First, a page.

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Editorial Reviews

Publishers Weekly
Who would have figured that the women who would benefit most from the 2008 presidential campaign would be the comediennes? Sarah Palin and Hillary Clinton may have lost in their respective campaigns, but Amy Poehler and Tina Fey both gained in cultural stature for their biting imitations. According to Traister, staff writer at Salon.com, the rollercoaster ride of 2008 exposed an entrenched chauvinism in the media and a lesson for anyone who might assume that a female candidate would hold a monopoly on women's votes. The author bludgeons conventional political wisdom by trenchantly exposing Palin's strange triangulation of mainstream feminism, Clinton's need to appear vulnerable in order to appeal to women, and the precarious position of black women--some of whom were conflicted between supporting candidates who mirrored their gender or their race. Rising to the occasion, however, were women in the media, from Katie Couric, who--depending on your perspective--ruined or sainted Sarah Palin, to the sofa-bound political discourse of The View. Traister does a fine job in showing that progress does not proceed in straight lines, and, sometimes, it's the unlikeliest of individuals who initiate real change. (Sept.)
New York Times Book Review
"A passionate, visionary and very personal account.”
NPR's Fresh Air
Superb.... Big Girls Don’t Cry is much more than an assemblage of these type of ‘boys on the bus’ campaign anecdotes. As anyone who’s followed Traister’s sharp and lively essays in Salon knows, her particular ‘beat’ is gender. What she does here is tease out the cultural narratives that came to wield so much power during the [2008 presidential] campaign and, finally, in the voting booth.... There’s so much…to be learned and argued over in Big Girls Don’t Cry…. Girls, these days, can not only run for president; they can also brilliantly analyze presidential campaigns, too.
— Maureen Corrigan
The Washington Post
I ended up admiring Traister and loving her book. In its best parts, it is a raw and brave memoir of a journalist who discovered that all is not well for women in America, and a description of how she and other young women are laying claim to their rightful place in the fight. . . . Such a youthful embrace of the women’s work yet to be done is exhilarating—for her generation and for mine.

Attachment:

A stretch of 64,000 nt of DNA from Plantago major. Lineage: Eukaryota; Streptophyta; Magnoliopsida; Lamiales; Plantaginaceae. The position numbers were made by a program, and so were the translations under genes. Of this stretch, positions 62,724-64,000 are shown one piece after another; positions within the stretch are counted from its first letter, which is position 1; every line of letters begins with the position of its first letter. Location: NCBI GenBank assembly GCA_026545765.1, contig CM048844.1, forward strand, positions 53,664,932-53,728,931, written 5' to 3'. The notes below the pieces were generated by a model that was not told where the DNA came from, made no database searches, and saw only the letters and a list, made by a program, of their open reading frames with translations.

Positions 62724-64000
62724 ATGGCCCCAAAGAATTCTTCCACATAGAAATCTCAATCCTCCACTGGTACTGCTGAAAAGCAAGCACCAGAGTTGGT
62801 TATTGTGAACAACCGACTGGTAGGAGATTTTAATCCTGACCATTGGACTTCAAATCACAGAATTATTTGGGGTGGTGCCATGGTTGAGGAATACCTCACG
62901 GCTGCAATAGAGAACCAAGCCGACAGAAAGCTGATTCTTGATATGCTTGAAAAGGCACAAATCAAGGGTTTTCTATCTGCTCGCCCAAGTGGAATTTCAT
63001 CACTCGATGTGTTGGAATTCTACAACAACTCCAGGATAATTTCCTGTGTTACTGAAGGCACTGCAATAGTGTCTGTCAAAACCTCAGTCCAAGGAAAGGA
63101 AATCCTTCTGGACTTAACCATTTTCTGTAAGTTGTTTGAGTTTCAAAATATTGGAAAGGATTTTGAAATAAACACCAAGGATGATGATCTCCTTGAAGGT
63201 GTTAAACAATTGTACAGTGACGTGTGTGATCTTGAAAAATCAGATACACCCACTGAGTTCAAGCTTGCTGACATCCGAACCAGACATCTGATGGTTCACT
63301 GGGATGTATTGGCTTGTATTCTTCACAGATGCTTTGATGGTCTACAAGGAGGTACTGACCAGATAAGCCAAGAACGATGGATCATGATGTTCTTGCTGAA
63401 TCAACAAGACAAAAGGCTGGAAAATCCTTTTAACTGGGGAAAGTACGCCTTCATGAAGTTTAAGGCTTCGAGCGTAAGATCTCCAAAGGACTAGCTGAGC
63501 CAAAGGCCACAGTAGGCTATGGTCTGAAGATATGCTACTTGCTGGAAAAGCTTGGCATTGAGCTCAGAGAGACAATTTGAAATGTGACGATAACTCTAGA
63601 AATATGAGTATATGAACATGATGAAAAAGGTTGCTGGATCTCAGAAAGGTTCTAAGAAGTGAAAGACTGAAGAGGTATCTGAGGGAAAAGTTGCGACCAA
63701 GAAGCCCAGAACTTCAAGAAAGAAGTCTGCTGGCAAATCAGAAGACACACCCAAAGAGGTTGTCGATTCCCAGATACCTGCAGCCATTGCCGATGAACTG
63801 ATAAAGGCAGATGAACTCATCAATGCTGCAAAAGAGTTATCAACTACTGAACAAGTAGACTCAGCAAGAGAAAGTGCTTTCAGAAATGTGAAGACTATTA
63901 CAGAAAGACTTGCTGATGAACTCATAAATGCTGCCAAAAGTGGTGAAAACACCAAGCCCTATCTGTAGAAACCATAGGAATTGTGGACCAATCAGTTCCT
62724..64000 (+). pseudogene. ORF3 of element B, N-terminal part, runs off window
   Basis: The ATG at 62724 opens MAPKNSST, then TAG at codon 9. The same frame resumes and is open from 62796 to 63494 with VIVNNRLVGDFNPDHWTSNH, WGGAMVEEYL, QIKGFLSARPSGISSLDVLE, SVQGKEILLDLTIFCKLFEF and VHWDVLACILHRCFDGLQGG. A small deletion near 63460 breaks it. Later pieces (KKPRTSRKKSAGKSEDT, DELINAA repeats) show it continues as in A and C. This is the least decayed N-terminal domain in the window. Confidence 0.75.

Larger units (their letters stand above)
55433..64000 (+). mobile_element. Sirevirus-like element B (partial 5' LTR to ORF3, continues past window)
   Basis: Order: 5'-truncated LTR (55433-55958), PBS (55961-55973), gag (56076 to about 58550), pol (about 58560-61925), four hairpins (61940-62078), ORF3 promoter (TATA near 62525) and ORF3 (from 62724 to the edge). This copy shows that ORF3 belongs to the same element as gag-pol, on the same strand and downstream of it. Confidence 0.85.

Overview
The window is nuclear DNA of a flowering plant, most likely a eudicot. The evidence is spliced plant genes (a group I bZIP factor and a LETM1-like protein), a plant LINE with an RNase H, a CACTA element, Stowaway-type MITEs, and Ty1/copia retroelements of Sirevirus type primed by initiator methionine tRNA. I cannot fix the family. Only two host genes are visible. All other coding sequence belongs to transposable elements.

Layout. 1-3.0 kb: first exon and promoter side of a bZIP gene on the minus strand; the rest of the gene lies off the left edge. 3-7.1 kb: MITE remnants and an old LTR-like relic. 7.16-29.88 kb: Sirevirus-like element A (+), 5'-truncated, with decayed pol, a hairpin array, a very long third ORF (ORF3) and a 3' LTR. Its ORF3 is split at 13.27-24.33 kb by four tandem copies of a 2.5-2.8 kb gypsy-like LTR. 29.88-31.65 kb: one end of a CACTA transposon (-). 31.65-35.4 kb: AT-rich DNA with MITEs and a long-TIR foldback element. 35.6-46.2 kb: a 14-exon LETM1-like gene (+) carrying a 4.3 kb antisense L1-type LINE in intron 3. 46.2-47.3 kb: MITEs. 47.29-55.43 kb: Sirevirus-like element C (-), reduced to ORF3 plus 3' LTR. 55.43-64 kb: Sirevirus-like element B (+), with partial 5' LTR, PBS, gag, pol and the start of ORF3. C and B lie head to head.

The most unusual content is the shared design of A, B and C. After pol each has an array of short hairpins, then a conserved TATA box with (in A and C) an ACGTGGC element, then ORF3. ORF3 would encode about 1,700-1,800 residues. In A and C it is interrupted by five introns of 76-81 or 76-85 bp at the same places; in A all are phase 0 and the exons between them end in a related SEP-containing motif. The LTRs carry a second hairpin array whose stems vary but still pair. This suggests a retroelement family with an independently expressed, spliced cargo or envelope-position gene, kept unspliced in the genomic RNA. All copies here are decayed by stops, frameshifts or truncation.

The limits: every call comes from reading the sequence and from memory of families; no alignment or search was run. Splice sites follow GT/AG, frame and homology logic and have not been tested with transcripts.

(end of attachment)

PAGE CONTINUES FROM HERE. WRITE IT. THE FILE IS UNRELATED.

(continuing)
— Connie Schultz
Slate.com
“Traister's book masterfully reminds us that we have just lived through a historic moment when a woman, no matter how flawed she was, ‘came within spitting distance,’ of a nomination for president.”
NPR’s Fresh Air - Maureen Corrigan
“Superb.... Big Girls Don’t Cry is much more than an assemblage of these type of ‘boys on the bus’ campaign anecdotes. As anyone who’s followed Traister’s sharp and lively essays in Salon knows, her particular ‘beat’ is gender. What she does here is tease out the cultural narratives that came to wield so much power during the [2008 presidential] campaign and, finally, in the voting booth.... There’s so much…to be learned and argued over in Big Girls Don’t Cry…. Girls, these days, can not only run for president; they can also brilliantly analyze presidential campaigns, too.”
The Washington Post - Connie Schultz
“I ended up admiring Traister and loving her book. In its best parts, it is a raw and brave memoir of a journalist who discovered that all is not well for women in America, and a description of how she and other young women are laying claim to their rightful place in the fight. . . . Such a youthful embrace of the women’s work yet to be done is exhilarating—for her generation and for mine.”
Anne Lamott
“Rebecca Traister is the most brilliant voice on feminism in this country. I was totally caught up in Big Girls Don’t Cry from the first page, and couldn't believe how much Ms. Traister captured and illuminated a story with which I had thought I was so well versed: the 2008 election. She told it as if for the first time.”
Daphne Merkin
“Traister is a clear-eyed, whip-smart observer of the political scene, alert to the resurgence of identity politics as well as the recrudescence of feminism that marked the most recent presidential campaign. She has fashioned a remarkably engrossing page-turner of a cultural narrative, one which features outsize characters and unpredictable plot twists. Big Girls Don't Cry is a report on the 2008 election but more importantly it is a report on the way we think now. If you want to understand where we are going as an electoral entity—why Sarah Palin is the folk heroine du jour and why Michelle Obama has domesticated her free-thinking persona—read this book.”
Eric Alterman